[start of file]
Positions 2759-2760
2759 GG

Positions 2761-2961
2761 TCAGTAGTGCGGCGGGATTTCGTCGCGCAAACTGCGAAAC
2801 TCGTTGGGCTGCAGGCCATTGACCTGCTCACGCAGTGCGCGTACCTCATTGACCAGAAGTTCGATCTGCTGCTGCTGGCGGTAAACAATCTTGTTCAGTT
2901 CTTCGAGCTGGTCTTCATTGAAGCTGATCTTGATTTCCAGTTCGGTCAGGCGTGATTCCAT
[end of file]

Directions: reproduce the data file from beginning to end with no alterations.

Positions 2759-2760
2759 GG

Positions 2761-2961
2761 TCAGTAGTGCGGCGGGATTTCGTCGCGCAAACTGCGAAAC
2801 TCGTTGGGCTGCAGGCCATTGACCTGCTCACGCAGTGCGCGTACCTCATTGACCAGAAGTTCGATCTGCTGCTGCTGGCGGTAAACAATCTTGTTCAGTT
2901 CTTCGAGCTGGTCTTCATTGAAGCTGATCTTGATTTCCAGTTCGGTCAGGCGTGATTCCAT